Soil and Natural Vegetation by bt5Rkt

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									Soil and Natural Vegetation

         P. 149 #1-8
1. Describe the four components that make up soil.



•   MINERALS, which come from rock, become part of the soil when the rock is
    broken down into smaller particles sand, silt, or clay. Many of these minerals(eg.
    Calcium, phosphorous, potassium) provide nutrients to plants.
•   When ORGANIC MATERIALS, ie. Plants and animals, die, they are decomposed by
    bacteria in the soil. As bacteria breaks down these organic materials, humus is
    formed. Humus provides plants with nutrients and moisture and gives the soil its
    dark colour.
•   Plants need AIR around their roots. Humus helps produce air in the soil because
    the loose , decaying materials allow for many air pockets. Insects, worms, and
    small animals that tunnel through the soil also provide air spaces.
•   MOISTURE, ie. Water, dissolves nutrients in the soil and is taken up by plants
    through their roots. Moisture is necessary for plant survival and for the chemical
    and physical processes that weather rock and decay organic materials.
2 a. How is topsoil formed?



•   It is formed as dead plants, leaves, and animals are decomposed by bacteria.
2 a. How is topsoil formed?



•   It has taken 6000 to 10000 years to form 15-25cm of topsoil under Canada’s
    forests and 40 to 100cm under the prairies/grasslands. This is how long it has
    been since glaciers have retreated
2 c. Why does the topsoil differ in thickness in different parts of Canada?



•   The creation of soil is related to the influence of climate, which in turn affects the
    amount of vegetation in a given area. In the cold climates where there is little
    vegetation. Less material means thinner soil. The opposite is true in warmer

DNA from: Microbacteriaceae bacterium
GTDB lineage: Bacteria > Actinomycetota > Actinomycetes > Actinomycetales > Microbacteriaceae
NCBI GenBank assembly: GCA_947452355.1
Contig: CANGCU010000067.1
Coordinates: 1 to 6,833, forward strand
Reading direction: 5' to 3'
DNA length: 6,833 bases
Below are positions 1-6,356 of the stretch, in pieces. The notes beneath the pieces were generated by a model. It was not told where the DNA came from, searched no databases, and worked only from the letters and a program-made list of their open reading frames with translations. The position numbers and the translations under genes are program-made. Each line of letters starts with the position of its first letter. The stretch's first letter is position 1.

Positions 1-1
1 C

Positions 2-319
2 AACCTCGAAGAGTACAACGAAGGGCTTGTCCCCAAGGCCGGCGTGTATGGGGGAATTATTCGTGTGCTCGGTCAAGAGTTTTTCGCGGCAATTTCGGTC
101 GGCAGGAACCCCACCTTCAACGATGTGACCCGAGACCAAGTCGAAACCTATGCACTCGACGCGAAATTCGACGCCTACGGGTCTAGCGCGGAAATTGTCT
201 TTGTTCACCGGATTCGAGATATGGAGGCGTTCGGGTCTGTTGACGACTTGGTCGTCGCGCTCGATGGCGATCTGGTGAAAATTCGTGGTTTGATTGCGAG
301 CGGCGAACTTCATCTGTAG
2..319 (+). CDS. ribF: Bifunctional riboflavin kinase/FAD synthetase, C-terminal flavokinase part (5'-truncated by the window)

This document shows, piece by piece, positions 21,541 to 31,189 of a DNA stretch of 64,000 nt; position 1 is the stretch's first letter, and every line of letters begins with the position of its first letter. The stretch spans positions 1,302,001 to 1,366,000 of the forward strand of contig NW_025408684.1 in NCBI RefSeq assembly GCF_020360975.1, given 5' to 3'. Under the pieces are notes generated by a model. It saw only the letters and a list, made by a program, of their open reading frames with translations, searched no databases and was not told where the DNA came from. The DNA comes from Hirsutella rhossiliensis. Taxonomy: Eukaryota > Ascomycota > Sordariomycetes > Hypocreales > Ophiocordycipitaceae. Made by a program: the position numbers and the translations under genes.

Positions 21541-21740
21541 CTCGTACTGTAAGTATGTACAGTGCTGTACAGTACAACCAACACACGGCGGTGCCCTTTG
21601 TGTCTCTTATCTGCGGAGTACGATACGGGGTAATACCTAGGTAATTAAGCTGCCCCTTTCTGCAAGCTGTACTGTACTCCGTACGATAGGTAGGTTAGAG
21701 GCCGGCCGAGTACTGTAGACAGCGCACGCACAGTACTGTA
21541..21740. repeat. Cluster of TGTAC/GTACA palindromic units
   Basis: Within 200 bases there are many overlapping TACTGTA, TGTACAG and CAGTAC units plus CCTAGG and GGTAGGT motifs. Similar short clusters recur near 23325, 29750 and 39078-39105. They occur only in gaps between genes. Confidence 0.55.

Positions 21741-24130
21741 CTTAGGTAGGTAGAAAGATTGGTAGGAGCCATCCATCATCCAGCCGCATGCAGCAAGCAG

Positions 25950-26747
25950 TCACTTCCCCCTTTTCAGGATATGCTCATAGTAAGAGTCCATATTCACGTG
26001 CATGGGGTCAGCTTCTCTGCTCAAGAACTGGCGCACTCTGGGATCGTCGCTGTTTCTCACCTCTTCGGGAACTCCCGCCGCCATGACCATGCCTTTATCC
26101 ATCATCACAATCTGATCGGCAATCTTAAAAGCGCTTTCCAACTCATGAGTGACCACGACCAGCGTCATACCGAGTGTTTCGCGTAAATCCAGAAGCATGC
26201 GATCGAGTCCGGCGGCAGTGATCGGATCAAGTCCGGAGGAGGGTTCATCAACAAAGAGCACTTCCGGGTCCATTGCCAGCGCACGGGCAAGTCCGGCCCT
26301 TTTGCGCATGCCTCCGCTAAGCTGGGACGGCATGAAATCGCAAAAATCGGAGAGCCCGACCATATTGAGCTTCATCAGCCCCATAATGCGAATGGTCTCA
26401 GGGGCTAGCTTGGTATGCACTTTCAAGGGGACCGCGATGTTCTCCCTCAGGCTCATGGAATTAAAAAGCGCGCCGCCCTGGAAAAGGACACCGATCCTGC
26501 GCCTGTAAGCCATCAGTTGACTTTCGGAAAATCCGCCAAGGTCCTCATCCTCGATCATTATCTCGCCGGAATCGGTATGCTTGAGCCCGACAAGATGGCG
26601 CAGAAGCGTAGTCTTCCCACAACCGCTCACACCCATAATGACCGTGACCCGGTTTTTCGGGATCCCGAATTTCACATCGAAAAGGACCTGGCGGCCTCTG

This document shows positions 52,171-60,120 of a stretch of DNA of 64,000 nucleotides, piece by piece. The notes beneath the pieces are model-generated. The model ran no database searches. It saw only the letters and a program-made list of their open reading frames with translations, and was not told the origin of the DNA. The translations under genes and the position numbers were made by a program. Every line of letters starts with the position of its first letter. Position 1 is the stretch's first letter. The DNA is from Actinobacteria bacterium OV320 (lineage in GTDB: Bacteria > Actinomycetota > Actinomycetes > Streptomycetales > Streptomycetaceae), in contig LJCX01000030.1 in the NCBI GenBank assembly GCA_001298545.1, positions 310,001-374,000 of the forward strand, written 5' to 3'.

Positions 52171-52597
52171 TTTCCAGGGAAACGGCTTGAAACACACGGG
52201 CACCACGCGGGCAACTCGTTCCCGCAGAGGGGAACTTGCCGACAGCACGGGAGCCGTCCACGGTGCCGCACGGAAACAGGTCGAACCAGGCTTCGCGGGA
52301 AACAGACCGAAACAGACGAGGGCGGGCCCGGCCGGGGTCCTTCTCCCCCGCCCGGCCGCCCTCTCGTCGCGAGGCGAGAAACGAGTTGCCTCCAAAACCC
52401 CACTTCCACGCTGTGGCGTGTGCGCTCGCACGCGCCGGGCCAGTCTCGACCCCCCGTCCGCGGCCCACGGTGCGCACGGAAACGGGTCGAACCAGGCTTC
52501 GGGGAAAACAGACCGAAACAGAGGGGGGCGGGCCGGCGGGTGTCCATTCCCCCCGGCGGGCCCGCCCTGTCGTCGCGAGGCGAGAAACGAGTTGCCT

climates.
3. Why is the size of rock particles important to soil structure?



•   Large particles like sand= drain too quickly
•   Small particles like clay = drain too slowly
•   Even mix is the best soil.
4. Explain the difference between leaching and calcification.



       Leaching                             Calcification
                                            -   Calcification occurs in areas of
       -   Leaching occurs in areas of
                                                dry soil
           high precipitation
                                            -   The upward movement of
       -   Leaching process is a
                                                water
           downward movement of water
                                            -   Water moves up through
       -   Water carries nutrients away
                                                evaporation and leaves a
                                                mineral residue on the surface
5. In your own words, explain the meaning of the term “natural vegetation”.



•   Natural vegetation refers to plants and trees that grow without any human
    interference.
6. There are two classes of trees. Which one can survive in a harsher climate? Why?



•   Coniferous trees can survive in colder climates than deciduous trees because:
    long roots extract nutrients from poor soil, Sticky sap keeps needles from
    freezing, waxy needles and thick bark hold moisture better, needles conduct
    photosynthesis on warm days past the normal growing season of deciduous
7. Name the Canadian vegetation region which:



•   Largest – the Boreal and Taiga
•   Smallest – Deciduous
•   Wettest – West Coast
•   Coldest - Tundra
8. Explain, in your own words, the term “transition zone”.



•   A TRANSITION ZONE is an area where the natural vegetation of one region
    gradually changes into the natural vegetation of another region.

								
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